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Packing heat with your light

January 21, 2010

The ever fluctuating state of airline security measures has many birders, including yours truly, wondering how we can travel with our precious optics without subjecting ourselves to carry-on restrictions and potential theft from checked bags.  It’s clear that the rules regarding air travel are byzantine and frustrating and some photographers have taken to looking for ways around it.  Fortunately, one such process exists, brough to my attention by my friend Kim.  It’s worth spreading the word, especially if you’re a birder making a trip overseas hauling a lot of optics that have to be checked involuntarily.

The answer is simple. If you don’t want your stuff hassled, pack a gun.

“But wait”, you say, “Doesn’t that involve a significant expense and time-consuming registration?”  Not really, because TSA regulations classify a weapon as a rifle, shotgun, pistol, airgun, or starter pistol.  Yup, those little cap guns that are used to start track meets.   The key is that while they are considered to a weapon by the TSA, they don’t require registration in any US state.  This is probably because the worst thing you’re liable to get from them is a mild case of tinnitus.  Best of all, you can pick one up for under $50.

Now say what you will about the TSA’s priorities here. That a weapon, especially a marginal one, gets red carpet treatment while the rest of us schmoes get our binoculars questioned and our scopes manhandled certainly seems bizarre.  After all, the TSA will take away your nail clippers and test each one of your baby bottles (actually happened to my wife and I) and rummage through your checked baggage but allows a locked weapons case to pass through with minimal scrutiny, but whatever.  This is a loophole, and those of us who often have expensive toys to transport may do well to consider it.

The process is simple, says one photographer:

I have a starter pistol for all my cases. All I have to do upon check-in is tell the airline ticket agent that I have a weapon to declare…I’m given a little card to sign, the card is put in the case, the case is given to a TSA official who takes my key and locks the case, and gives my key back to me.

That’s the procedure. The case is extra-tracked…TSA does not want to lose a weapons case. This reduces the chance of the case being lost to virtually zero.

So consider yourself informed, dear reader.  And be sure to take the opportunity to arbitrate any impromptu 100m races that occur upon arrival at your destination.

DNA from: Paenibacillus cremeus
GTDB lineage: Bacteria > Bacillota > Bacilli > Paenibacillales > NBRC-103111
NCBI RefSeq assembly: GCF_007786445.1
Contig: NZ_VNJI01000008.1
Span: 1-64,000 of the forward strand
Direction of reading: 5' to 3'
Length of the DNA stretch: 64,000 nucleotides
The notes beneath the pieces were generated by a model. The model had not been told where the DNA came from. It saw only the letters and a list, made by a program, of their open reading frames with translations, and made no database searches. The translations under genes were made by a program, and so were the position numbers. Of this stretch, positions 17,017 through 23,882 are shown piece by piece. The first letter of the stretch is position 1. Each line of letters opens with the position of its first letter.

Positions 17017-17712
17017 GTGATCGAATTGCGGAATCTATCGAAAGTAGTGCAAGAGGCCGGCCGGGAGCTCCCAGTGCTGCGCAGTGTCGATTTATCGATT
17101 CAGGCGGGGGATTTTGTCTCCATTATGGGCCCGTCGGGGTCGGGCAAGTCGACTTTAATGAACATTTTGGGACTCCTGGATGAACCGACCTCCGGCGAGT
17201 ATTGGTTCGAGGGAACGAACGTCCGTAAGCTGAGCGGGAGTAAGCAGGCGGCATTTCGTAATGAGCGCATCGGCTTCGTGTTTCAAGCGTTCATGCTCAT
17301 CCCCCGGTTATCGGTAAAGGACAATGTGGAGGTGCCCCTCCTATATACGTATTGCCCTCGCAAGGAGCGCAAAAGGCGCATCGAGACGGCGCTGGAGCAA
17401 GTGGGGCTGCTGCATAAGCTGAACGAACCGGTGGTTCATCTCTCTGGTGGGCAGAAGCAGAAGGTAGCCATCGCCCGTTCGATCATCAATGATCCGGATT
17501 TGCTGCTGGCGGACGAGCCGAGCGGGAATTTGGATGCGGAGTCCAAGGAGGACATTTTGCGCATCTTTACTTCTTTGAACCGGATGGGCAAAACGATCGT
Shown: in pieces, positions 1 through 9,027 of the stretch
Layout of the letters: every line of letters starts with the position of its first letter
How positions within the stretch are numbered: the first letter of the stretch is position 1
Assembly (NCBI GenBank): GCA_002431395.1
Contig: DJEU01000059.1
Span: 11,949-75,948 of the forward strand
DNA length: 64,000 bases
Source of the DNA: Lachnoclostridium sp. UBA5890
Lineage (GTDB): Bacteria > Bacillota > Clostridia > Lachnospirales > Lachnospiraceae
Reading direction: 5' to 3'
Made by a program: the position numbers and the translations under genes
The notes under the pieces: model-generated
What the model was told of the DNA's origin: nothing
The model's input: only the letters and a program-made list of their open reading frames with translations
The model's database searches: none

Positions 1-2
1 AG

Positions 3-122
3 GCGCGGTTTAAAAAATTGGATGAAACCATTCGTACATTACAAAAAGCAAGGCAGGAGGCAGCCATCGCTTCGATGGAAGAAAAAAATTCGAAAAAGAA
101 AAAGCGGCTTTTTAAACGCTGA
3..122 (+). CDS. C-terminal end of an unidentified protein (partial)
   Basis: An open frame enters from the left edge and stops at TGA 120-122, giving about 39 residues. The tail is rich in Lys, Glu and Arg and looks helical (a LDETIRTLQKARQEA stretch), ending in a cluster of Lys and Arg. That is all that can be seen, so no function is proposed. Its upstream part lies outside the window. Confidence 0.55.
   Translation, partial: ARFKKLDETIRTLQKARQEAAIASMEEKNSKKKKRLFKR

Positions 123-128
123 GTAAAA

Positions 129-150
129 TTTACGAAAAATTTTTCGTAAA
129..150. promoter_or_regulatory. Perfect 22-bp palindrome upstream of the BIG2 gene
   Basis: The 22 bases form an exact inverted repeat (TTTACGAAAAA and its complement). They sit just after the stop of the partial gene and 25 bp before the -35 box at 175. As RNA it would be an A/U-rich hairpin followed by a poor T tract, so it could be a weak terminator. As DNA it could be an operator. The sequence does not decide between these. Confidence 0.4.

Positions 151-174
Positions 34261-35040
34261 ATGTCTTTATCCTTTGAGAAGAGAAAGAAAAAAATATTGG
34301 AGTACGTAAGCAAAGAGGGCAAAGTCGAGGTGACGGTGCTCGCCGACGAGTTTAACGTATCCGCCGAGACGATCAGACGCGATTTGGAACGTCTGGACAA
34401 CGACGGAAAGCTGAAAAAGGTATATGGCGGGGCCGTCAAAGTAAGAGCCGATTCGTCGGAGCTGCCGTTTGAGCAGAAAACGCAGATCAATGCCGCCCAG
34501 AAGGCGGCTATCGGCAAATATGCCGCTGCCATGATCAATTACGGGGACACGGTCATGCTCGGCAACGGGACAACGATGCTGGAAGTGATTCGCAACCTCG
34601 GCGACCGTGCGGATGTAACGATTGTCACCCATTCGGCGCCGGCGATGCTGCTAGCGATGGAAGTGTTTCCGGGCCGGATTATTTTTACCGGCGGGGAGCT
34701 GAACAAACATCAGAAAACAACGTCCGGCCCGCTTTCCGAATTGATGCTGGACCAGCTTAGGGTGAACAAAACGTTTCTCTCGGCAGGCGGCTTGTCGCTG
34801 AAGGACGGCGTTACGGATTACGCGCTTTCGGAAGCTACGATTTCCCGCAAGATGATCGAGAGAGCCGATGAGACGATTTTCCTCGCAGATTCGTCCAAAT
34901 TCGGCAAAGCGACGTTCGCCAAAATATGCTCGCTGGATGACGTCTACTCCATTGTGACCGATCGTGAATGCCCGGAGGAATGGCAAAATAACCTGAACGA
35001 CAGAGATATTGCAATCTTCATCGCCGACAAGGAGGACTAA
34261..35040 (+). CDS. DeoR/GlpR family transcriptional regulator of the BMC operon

1. January 21, 2010 12:55 pm

    How wild is that. Fortunately, I don’t have that much and it can all be fit into a carry-on, but something to keep in mind perhaps for if I start collecting more. It was interesting reading some of the comments at the original site you linked to – got quite a reaction from some people!

  2. Nate permalink*
    January 21, 2010 1:09 pm

    @Seabrooke – Yeah, nothing like a mixture of airline security and firearms to get people’s dander up… 😉

  3. January 21, 2010 3:29 pm

    It’s the TSA, so rules don’t have to make any sense.

    The last time I flew, I carried my binoculars and camera in my carry-on luggage. (In fact, I’ve never checked luggage on a flight.) I’m hoping that airline security will be more sane by the time I fly again.

  4. Nate permalink*
    January 21, 2010 3:32 pm

    @John- I’m carrying on my scope when I fly to Massachusetts next week. Last year I didn’t have any problems. I’ll let you know how it goes this time…

  5. January 22, 2010 12:59 am

    To those who fly with scopes, how can you carry on a tripod? I’ve always had to check mine, mostly due to lack of space in my carry on luggage. But I always figured they’d give a hard time about it.

  6. January 22, 2010 9:33 am

    That’s fascinating. I had no idea weapons got such special care. What a clever way to keep your other goodies protected. I don’t fly much now, but when I did I tended to keep all my camera gear in a carry-on bag, but it still got manhandled and tested and all that jazz. This seems much smarter.

  7. Nate permalink*
    January 22, 2010 9:52 am

    @Grant- When I traveled to the SuperBowl of Birding last year, I carried my tripod in my backpack because my bag was too small for it to fit. It stuck out the top and was very obvious what it was. I didn’t have any trouble getting it through security and even had a TSA agent talk to me about photography and show me pictures on his iPhone. I think the key is to be very up front and friendly about what you’re doing and what you’re carrying. I don’t know whether things have changed, but I assume that for the most part I’ll have the same experience in the future. I’ll find out next week.

    @jason- It’s a strange loophole, and I’d have no problem taking advantage of it if I had too. I’m not a gun person, but a starter pistol seems fairly innocuous to me.

  8. January 22, 2010 1:09 pm

    My husband regularly travels with his camera and 500 mm lens as carry-ons, and hasn’t encountered any hassles from TSA (yet!). I suppose it depends on the mood of the agents on duty when you go through.

    Very strange stuff with those “weapons” rules, though!

  9. February 5, 2010 3:53 am

    Love it.

    Reminds me of old advice when bombs were such a big threat. Carry your own bomb on board: the odds of their being two bombs on one plane are infinitesimal.

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